Lesson 1, Topic 1
In Progress

# Dives With/Without Decompression Stops

In the Bühlmann 86 decompression table there are depth/time limit values that allow the diver to climb without having to perform decompression stops . Values above these limits are represented in the yellow zone.

For each depth there is a maximum Bottom Time, within which the tissues do not accumulate nitrogen in sufficient quantity that can cause decompression accidents (nitrogen does not exceed the limits supported by the body). For reasons of prevention and safety it is mandatory to respect the speed of ascent and the safety stop, of which we will talk later.

This does not mean that a certain amount of surplus nitrogen does not remain dissolved in the tissues. This nitrogen will only be completely eliminated some time after diving (between 2 and 24 hours).

IN THE CONTEXT OF RECREATIONAL DIVING, DIVES SHOULD NOT HAVE DECOMPRESSED DECOMPRESSION STOPS

# DECOMPRESSION LEVELS (RESIDUAL NITROGEN)

As we have already seen, during the dive the nitrogen slowly accumulates in the diver’s body. However, its release through breathing cannot always be carried out in the same gradual manner, since the diver cannot climb as slowly as would be desirable. The solution found for the return to the surface, in order to release excess nitrogen before it exceeds the limit supported by the body, is as follows:

• Meet a fixed ascent speed.
• Make stops (if necessary) for a certain time and at certain depths (landings).

In table Bühlmann 86, for dives carried out up to 700m above sea level, levels of 3 in 3 meters ( 3, 6, 9 and 12m depth) were defined. For dives between 701 and 2500m altitude, the levels are at 2, 4, 6, 9 and 12m .

WHENEVER THE BOTTOM TIME EXCEEDS THE TIME LIMIT FOR THE MAXIMUM DEPTH REACHED, THE DECOMPRESSION STOPS BECOME MANDATORY, AND IT IS NOT POSSIBLE TO RISE DIRECTLY TO THE SURFACE

The diver must always carry with him a decompression table, either for the planning of the dive or for use during the dive, whenever there is a need to make a quick and easy consultation.

The following table, taken from Table Bühlmann 86, shows the maximum limits of Background Time according to depth, so as not to exceed the nitrogen limit supported by the tissues. In these conditions, to return to the surface, only one safety stop of 1 min to 3m will be required .

At 9 METERS DEPTH THERE IS A TIME LIMITATION OF 5H 35MIN

# RESIDUAL NITROGEN GROUP (GG)

It is the amount of excess nitrogen dissolved in the diver’s tissues after its arrival on the surface. In the decompression table, this amount of nitrogen is represented by a letter.

We have already seen that, after finishing the dive, certain amount of nitrogen remains dissolved in the tissues, which will only be completely eliminated some time later (between 2 and 24 hours), as can be seen in table IS (Surface Interval).

# VALUES NOT INDICATED IN TABLES

The actual values of The Bottom Time and Dive Depth may not match the values shown in the table. When this happens, values immediately higher than the actual values of recorded time and depth should always be considered.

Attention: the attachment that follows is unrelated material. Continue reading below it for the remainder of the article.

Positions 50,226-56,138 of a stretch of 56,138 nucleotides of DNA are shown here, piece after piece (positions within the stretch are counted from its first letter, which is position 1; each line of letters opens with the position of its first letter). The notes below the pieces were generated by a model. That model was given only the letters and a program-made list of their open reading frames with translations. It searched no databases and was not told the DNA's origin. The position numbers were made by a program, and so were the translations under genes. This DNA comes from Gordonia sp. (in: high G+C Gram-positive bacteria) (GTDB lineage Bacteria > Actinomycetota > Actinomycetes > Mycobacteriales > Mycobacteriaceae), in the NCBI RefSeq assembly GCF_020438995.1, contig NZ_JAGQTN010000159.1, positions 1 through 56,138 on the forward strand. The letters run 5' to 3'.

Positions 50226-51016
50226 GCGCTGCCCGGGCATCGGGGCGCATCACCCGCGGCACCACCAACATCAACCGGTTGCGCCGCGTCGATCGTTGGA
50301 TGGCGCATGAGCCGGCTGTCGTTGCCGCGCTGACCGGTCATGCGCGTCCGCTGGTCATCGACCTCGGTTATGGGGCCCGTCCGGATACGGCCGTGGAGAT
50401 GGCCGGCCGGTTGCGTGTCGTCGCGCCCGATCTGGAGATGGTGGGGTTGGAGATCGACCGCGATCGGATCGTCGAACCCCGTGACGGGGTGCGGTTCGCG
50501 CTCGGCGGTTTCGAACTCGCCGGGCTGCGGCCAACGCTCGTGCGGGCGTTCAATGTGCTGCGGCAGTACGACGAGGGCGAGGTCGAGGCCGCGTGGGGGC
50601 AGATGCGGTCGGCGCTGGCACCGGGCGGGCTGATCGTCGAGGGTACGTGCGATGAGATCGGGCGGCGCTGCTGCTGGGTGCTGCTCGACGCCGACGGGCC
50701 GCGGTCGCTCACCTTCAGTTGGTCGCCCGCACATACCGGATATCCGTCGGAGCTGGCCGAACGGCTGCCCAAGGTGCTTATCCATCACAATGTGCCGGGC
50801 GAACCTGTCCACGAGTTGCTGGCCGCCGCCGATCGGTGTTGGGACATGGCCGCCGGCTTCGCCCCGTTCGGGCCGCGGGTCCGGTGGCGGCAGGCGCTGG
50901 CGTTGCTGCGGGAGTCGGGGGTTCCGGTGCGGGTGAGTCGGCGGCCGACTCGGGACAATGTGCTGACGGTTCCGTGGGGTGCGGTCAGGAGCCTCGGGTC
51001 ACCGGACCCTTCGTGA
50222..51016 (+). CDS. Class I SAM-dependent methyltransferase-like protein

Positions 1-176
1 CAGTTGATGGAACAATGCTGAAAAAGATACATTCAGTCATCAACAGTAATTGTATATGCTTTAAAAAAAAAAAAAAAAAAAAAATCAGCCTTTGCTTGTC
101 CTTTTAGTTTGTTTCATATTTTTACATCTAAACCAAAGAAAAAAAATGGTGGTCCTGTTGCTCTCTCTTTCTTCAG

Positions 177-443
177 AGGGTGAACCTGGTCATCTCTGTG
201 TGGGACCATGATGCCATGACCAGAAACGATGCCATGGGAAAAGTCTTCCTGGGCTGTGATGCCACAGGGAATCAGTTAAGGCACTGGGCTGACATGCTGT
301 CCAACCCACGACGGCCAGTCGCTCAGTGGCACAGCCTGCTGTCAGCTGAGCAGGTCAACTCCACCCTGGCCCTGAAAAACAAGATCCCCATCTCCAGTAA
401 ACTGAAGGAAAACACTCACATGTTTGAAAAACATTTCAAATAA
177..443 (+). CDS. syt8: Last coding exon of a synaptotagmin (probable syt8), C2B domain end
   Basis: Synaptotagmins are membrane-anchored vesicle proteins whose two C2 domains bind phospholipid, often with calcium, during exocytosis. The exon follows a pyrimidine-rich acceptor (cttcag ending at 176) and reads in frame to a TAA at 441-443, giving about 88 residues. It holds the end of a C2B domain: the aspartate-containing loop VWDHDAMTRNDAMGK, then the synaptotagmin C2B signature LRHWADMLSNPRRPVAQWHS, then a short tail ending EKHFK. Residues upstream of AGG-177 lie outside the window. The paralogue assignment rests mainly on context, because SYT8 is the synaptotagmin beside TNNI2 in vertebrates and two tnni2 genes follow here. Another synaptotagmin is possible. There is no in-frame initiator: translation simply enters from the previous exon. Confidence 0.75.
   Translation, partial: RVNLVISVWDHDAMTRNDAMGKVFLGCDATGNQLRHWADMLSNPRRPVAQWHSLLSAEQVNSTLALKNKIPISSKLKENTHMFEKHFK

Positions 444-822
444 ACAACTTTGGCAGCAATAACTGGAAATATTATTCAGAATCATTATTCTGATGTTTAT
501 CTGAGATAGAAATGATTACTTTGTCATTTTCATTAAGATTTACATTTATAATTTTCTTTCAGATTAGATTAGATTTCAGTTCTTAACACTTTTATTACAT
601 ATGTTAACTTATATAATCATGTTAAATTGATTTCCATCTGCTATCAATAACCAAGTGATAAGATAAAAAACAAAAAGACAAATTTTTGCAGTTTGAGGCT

##### EXAMPLES
• If the Depth is 19 meters and the Background Time is 42 minutes, the choice in the table is: 21m/50 minutes .
• If the Depth is 31m, the choice in the table is: 33m .
• If for the Depth of 24m the Background Time is 26 minutes, the choice in the table will be: 30 minutes .

# DIVES WITH EXAGGERATED PHYSICAL EFFORT

In dives with exaggerated physical exertion take time immediately higher than real background time.

# DIVING IN VERY COLD WATERS

In dives in very cold waters take the time immediately higher than the actual bottom time.

# DECOMPRESSION AFTER DIVING

After returning to the surface, having taken a dive with or without decompression stops, it cannot be considered that the diver has completely eliminated the excess nitrogen dissolved in the tissues. It can only be said that the amount of nitrogen dissolved in the body is no longer so likely to cause accidents.

##### EXAMPLE

In case the maximum depth is 16meters and the bottom time of 52 minutes, the Residual Nitrogen Group with which the diver finishes the dive is F (GR=F) .

We have already seen that the diver can only be considered completely free of all residual nitrogen between 2 and 24 hours after the dive. This gives rise to some important restrictions during this period of time: violent physical efforts, flying, mountain climbs and successive dives.

# FLIGHT RESTRICTION

If it is necessary to travel by plane (pressurized or not) or climb a mountain after a dive, the diver will be subject to pressures below the atmospheric pressure at sea level, for which the tables have been calculated. Therefore, it is necessary to wait the time necessary to eliminate the excess nitrogen, at the level of the place where you took the dive.

For safety reasons, even after a dive without decompression stops, you should only fly after 12 hours have passed . Also for safety reasons, mountain trails should be avoided during the first hour after diving. If this happens inadvertently, as soon as the error is discovered, it should be dropped immediately.

Although this situation is difficult to happen in mainland Portugal, in the Algarve, for example, in less than an hour the diver may be climbing the Serra de Monchique (900 meters of altitude) after having been diving in Lagos or the Stª Clara Dam (Ourique). On the other hand, in the Azores and Madeira this problem arises with some frequency and with higher altitudes.

It is also important that the diver does not make violent physical efforts after diving, because increased circulatory rhythm, plus increased CO2 production, can lead to the Decompression Accident.